Sunday, December 18, 2011

The Boom in the Midst of a Malaise

It’s Friday afternoon and the sidewalks at Main Street and Roosevelt Avenue in Flushing, Queens are saturated with bargain hunters.  Awning-draped storefronts and their street vendor competitors vie for shoppers’ attention while commuters, arriving on the 7 train, veer off the walkway to maneuver around the slower-footed traffic here at New York City’s third-busiest pedestrian intersection.  


The small retailers at the center of the cacophony of commerce form the spine of this largely Asian immigrant community that has seen job growth and new businesses throughout the Great Recession and its aftermath.


While much of Queens flounders with low investment this neighborhood’s retail economy is the force behind its steady expansion. 


“Unlike some other areas we don't have vacant store fronts,” said Grace Meng, Flushing’s representative in the New York State Assembly.  She adds, “I think it is because we have a lot of small businesses and many of them are first generation immigrants who really work hard.”


According to a report from the New York State Comptroller Flushing experienced continuous job gains from 2005 through the end of 2010.  This was the result of a decade of new businesses and entrepreneurs setting up shop.  In 2009 there were almost 40 percent more companies operating here than 10 years before.


While some of this growth is attributable to the entrance of large retailers, such as Target, Old Navy, and Best Buy, this community – where 90 percent of companies have fewer than 10 workers – continues to depend on the energies of its more diminutive enterprises.


But this expansion hasn't come without some growing pains for the existing small retailers. Yung Ngan Cho runs New York Deluxe Fucha Jewelry located just south of Main Street.  Seven days a week he works behind the display counter selling necklaces, bracelets and other adornments. Despite the ostensibly positive qualities of a growth in businesses, he points out that new competition is putting a squeeze on the profits of existing stores.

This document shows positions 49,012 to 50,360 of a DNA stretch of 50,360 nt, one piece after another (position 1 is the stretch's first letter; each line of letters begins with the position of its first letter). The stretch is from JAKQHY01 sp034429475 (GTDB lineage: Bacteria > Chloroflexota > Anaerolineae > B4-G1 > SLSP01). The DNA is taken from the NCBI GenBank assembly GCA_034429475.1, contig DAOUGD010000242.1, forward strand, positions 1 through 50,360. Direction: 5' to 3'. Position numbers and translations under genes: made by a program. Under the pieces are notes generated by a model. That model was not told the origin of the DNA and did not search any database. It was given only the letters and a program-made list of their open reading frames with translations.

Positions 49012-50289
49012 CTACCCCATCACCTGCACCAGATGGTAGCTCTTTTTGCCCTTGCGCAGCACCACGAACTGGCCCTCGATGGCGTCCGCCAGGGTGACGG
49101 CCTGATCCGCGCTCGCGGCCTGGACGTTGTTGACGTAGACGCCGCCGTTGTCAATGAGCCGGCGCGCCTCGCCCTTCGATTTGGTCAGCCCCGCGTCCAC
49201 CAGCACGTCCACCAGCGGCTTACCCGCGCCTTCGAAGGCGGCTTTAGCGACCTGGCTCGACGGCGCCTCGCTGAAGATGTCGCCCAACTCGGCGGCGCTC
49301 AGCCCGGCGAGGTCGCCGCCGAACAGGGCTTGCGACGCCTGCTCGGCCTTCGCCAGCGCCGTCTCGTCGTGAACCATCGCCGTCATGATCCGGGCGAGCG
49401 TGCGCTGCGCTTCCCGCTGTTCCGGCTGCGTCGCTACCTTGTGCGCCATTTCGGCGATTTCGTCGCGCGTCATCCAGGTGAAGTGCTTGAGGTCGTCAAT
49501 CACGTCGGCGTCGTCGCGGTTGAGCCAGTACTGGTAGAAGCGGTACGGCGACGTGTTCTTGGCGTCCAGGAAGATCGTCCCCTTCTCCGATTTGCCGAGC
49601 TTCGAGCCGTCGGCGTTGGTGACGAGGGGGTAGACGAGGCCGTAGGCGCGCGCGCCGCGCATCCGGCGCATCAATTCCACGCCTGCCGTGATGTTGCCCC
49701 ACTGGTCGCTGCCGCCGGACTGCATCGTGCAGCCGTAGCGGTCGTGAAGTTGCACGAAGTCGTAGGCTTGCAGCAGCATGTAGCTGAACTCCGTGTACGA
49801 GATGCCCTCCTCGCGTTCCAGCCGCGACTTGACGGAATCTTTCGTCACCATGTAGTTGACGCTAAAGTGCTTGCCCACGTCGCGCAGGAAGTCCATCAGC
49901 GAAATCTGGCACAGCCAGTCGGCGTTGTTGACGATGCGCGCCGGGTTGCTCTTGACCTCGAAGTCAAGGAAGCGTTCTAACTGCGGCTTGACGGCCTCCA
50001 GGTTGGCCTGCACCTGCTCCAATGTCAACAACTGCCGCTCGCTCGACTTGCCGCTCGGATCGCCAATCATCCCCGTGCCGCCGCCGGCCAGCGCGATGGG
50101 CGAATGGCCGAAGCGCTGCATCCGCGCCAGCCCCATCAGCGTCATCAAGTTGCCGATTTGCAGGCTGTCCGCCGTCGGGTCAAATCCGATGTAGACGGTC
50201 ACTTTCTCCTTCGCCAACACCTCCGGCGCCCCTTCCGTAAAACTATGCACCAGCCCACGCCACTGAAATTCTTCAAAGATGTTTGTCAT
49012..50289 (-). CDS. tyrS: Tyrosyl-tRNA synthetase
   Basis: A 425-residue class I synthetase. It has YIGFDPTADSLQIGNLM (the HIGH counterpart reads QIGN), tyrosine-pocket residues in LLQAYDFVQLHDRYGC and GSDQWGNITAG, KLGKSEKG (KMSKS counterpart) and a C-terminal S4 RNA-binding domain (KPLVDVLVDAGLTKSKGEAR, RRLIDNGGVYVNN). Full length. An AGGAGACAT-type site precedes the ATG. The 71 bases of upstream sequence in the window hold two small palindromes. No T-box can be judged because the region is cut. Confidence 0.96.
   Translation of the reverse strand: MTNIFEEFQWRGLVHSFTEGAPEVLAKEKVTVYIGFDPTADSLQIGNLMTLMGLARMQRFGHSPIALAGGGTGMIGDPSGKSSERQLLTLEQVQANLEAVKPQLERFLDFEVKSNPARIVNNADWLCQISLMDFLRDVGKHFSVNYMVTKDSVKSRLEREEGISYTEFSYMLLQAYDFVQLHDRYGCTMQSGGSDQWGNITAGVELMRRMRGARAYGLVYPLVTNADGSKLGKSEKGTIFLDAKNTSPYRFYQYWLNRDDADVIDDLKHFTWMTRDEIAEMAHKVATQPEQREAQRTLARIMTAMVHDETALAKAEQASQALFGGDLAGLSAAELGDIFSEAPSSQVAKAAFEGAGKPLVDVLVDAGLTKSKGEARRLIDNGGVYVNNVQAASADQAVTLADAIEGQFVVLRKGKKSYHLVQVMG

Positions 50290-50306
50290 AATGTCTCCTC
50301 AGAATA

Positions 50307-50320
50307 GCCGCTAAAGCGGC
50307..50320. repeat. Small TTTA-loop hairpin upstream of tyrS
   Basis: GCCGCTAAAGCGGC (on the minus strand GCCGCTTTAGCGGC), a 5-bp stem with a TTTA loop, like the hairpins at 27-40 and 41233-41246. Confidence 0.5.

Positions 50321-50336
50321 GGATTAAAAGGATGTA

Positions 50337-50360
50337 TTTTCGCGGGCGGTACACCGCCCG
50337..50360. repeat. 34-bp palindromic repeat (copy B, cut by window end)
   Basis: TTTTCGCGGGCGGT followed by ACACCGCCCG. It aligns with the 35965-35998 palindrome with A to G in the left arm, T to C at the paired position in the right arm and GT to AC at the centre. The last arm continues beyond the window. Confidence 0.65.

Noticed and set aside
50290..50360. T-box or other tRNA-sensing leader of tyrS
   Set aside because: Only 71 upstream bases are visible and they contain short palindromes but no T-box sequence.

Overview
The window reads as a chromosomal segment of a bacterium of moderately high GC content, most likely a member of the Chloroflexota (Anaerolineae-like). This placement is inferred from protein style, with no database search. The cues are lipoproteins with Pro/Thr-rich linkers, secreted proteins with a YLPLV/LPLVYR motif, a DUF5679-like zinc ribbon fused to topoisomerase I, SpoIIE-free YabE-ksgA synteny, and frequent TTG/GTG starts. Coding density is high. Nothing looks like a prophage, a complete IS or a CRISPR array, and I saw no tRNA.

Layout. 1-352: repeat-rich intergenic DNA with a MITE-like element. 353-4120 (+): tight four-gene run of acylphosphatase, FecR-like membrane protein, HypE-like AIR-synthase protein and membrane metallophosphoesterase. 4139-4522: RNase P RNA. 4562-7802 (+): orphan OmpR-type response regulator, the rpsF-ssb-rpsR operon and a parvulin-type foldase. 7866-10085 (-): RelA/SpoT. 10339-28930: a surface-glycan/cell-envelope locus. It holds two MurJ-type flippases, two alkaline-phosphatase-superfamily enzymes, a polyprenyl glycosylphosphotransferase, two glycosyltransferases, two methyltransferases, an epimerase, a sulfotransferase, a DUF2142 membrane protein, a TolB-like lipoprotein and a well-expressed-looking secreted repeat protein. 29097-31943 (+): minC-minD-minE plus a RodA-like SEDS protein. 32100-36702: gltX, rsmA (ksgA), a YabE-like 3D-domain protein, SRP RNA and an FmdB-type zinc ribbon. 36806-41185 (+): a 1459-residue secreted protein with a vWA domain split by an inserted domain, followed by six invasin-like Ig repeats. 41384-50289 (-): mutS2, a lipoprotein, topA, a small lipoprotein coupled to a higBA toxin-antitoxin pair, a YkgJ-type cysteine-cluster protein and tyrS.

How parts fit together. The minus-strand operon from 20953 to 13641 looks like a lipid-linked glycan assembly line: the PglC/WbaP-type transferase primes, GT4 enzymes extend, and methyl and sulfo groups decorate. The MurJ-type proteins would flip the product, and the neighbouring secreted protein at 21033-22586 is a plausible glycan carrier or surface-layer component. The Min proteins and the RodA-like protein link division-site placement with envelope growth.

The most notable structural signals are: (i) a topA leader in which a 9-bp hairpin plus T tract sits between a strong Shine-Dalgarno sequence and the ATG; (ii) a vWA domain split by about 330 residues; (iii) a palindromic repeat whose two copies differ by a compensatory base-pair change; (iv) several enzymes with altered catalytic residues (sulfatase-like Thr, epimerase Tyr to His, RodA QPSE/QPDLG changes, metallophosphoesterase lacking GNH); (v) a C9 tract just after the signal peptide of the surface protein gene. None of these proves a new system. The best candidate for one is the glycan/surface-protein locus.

“My revenues are down 20 to 30 percent from last year,” he said through a translator. Although foot traffic is strong individual shoppers are leaving with fewer items.  “A lot of people are coming, but not as many are buying,” he said. 


There isn't much relief on the horizon for Cho or others wary of continued growth.  A number of new developments that are currently in the planning or construction phases will expand the retail capacity of this neighborhood. Flushing Commons, an $891 million commercial and residential project, is the largest and, perhaps, most controversial of these.  It will add 235,000 square feet of space for retailers in 2014, and with the entrepreneurial-inclined disposition of this immigrant community this new capacity will likely increase the competition for Cho and others.


But a plan to bring more shoppers to the area may ease this pressure.  Peter Koo, Flushing’s representative on the New York City Council, wants to target the shoppers with a high propensity to spend – namely tourists.  “We have a lot to offer but people haven't found out yet,” he said.  He thinks a new branding effort can lure visitors across the bridge from Manhattan to Queens.


“We have to market the Flushing area. We are little Taipei or Little Hong Kong here,” he said.